Monday, November 01, 2010

No Apologies if you drink Sweet Wine from Alsace!

Recently a number of websites and blogs proclaimed that the wine industry owed an apology to sweet wine drinkers.
The headline from Wine read as follows:
"How Sweet it is: Wine Industry Owes Sweet Wine Drinkers HUGE Apology!" Huge apology? Give me a break!
Harpers Wine & Spirit told us 'Sweet wine drinkers can be best tasters' But when Jancis Robinson's column told us we're all wrong, I wanted to put in my own thoughts.
Tim Hanni's statement:
'glaring errors in understanding by the wine industry have led to the disenfranchisement of millions of consumers and the loss of market share to other beverages' is in my opinion a misleading, headline seeking remark. If sweet white zin is your drink, nobody is stopping you from keeping it your go to wine. No need to say 'Forgive me Father, for I have Zinned'. And there is plenty of it out there.
Furthermore this is hardly a scientific study. It was based on analyzing 1500 'online' questionnaires looking for potential judges for the Lodi Consumer Wine Awards. Come on Mr. Hanni and company you can do better than that.
Now here is a bit of real research that may be worth a second look. At least by those who do not like the bitter taste of tannins in their wine. And nobody is suggesting we should apologize for looking down on those wine drinkers who like their wines less tannic and bitter. That pretty picture is a slide of lung taste receptors. Yes, that's right 'lung taste receptors'.
Dr.Liggett, a pulmonologist,
(and I am not pulling your leg, that is what he is) at the University of Maryland School of Medicine and his team, found taste receptors in the lung that react to bitter compounds. Well now isn't that interesting. Perhaps we can now add lung observations to our tasting notes. Such as: 'I found the tannins in that Cabernet overpowering and I experienced a third degree cough'.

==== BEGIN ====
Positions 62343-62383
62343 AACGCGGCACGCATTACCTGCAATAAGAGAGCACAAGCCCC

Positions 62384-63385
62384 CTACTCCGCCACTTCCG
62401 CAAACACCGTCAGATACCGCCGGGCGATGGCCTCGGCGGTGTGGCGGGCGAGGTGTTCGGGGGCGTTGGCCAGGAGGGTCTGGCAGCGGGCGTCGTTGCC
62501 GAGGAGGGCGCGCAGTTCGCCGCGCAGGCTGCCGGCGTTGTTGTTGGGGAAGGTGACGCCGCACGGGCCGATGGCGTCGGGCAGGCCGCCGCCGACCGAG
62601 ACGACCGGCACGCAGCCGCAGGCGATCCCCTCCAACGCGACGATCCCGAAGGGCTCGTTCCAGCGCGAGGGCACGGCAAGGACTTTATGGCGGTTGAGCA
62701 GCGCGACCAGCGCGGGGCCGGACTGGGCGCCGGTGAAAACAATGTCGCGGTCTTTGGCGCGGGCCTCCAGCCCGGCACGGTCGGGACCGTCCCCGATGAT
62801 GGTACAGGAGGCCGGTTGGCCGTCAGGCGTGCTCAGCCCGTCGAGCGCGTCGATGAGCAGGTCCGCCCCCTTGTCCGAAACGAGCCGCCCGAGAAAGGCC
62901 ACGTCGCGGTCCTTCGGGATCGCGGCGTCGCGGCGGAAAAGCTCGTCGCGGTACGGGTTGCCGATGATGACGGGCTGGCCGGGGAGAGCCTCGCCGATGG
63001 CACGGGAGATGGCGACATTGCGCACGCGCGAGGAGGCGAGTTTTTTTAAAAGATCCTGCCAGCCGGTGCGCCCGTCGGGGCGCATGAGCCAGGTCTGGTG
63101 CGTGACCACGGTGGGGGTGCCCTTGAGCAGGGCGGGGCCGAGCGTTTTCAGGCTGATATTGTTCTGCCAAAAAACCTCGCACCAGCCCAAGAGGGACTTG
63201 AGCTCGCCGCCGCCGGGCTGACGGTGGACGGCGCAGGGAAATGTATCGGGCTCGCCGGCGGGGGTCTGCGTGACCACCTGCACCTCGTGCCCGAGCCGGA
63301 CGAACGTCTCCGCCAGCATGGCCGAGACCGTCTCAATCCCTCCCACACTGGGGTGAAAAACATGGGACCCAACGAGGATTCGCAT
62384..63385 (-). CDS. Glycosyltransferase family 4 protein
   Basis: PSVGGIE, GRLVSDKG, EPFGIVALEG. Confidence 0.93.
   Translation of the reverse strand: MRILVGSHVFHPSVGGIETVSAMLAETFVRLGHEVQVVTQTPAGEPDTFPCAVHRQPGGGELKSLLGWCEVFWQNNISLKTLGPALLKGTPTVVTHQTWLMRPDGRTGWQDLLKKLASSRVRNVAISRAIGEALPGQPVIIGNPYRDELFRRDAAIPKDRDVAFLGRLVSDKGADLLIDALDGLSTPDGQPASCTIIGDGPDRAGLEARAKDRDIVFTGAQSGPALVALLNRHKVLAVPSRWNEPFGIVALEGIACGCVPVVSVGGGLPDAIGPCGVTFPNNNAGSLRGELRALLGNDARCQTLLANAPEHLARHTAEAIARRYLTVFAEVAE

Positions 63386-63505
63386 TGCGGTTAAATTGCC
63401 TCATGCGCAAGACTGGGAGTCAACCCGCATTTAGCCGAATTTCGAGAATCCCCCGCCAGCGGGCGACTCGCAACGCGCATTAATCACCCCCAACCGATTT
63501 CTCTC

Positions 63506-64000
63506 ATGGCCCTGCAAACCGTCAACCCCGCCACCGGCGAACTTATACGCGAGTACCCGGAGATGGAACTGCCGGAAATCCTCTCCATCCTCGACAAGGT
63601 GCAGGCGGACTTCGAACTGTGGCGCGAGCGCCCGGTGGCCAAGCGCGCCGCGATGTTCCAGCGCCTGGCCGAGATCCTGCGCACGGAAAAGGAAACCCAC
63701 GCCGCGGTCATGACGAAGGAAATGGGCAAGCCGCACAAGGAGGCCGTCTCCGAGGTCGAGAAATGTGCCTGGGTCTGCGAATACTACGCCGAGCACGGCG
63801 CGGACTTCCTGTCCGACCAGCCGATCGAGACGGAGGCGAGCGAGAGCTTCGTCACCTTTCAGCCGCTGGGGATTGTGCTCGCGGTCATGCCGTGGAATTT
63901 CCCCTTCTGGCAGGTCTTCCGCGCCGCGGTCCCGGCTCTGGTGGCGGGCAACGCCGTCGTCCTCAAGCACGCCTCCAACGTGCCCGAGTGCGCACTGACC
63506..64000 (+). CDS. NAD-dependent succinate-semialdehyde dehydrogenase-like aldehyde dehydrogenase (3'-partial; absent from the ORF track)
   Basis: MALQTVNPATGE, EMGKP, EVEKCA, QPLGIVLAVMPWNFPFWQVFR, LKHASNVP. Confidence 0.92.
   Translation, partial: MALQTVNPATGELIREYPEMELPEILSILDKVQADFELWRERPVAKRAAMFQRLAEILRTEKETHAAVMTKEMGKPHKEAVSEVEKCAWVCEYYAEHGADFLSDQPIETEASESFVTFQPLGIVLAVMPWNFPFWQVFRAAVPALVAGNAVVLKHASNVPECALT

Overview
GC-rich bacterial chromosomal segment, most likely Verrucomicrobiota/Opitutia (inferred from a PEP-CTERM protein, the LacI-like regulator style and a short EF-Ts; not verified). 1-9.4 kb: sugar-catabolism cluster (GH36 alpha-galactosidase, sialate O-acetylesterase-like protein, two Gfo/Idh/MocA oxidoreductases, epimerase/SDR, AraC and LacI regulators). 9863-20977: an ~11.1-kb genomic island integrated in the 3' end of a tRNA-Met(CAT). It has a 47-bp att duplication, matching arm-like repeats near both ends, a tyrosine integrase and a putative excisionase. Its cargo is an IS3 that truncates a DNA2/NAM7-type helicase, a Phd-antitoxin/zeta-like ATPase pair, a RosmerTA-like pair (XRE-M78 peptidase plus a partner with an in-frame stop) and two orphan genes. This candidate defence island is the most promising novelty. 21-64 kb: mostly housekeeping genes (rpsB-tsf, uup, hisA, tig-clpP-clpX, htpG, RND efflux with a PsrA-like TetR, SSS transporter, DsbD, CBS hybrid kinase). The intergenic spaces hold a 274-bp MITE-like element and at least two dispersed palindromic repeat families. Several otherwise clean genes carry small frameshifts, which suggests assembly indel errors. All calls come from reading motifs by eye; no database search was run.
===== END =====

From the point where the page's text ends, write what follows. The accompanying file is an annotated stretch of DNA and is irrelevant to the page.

Now back to reality. I guess the sweet wine producers in Alsace are more than willing to share their sweet, lush Vendanges Tardives and Selections de Grains Nobles. No one will need to apologize to you for loving every single last drop of them.
On my recent visit to Alsace I had the pleasure of meeting Samuel Tottoli, the outstanding winemaker at the Kuentz-Bas Estate
A big thanks to Lucas De Jong, owner of the Hotel Husseren les Chateaux where I stayed during my last visit, for introducing me to Samuel. Samuel arrived at the winery in 2004 and has made great changes. As of the 2007 vintage Kuentz-Bas is certified organic. The great advantage in Alsace is, that mainly due to the calcareous/limestone soils, the grapes can attain high levels of natural acidity. And during this tasting I found out what an amazing influence that has on the wines.
Lucas, outside the Caveau de Degustation (tasting room) of the Kuentz-Bas winery. And always busy but never too busy to take time out to share his marvelous wines, that is Samuel. I was wrong every time when Samuel asked me to guess what the residual sugar levels were in some of the wines we tasted. That is picture of my notes and the 2007 Pinot Gris Trois Chateau . I have a notation calling it 'the pineapple express" Again I missed the residual of 34 grams on that one due to the amazing acidity.

So in closing this post let me say to all you sweet wine lovers out there, you haven't lived until you taste some of the delicious sweet wines from Alsace.

Me? I will stay with their big, bright, crisp, dry wines with that wonderful minerality and of course you can never get enough of their Cremants. As always, click on the pics to get a close up view. Next up is some bubbly talk and a great picture of a sabering gone wrong!
Cheers and happy drinking for now.

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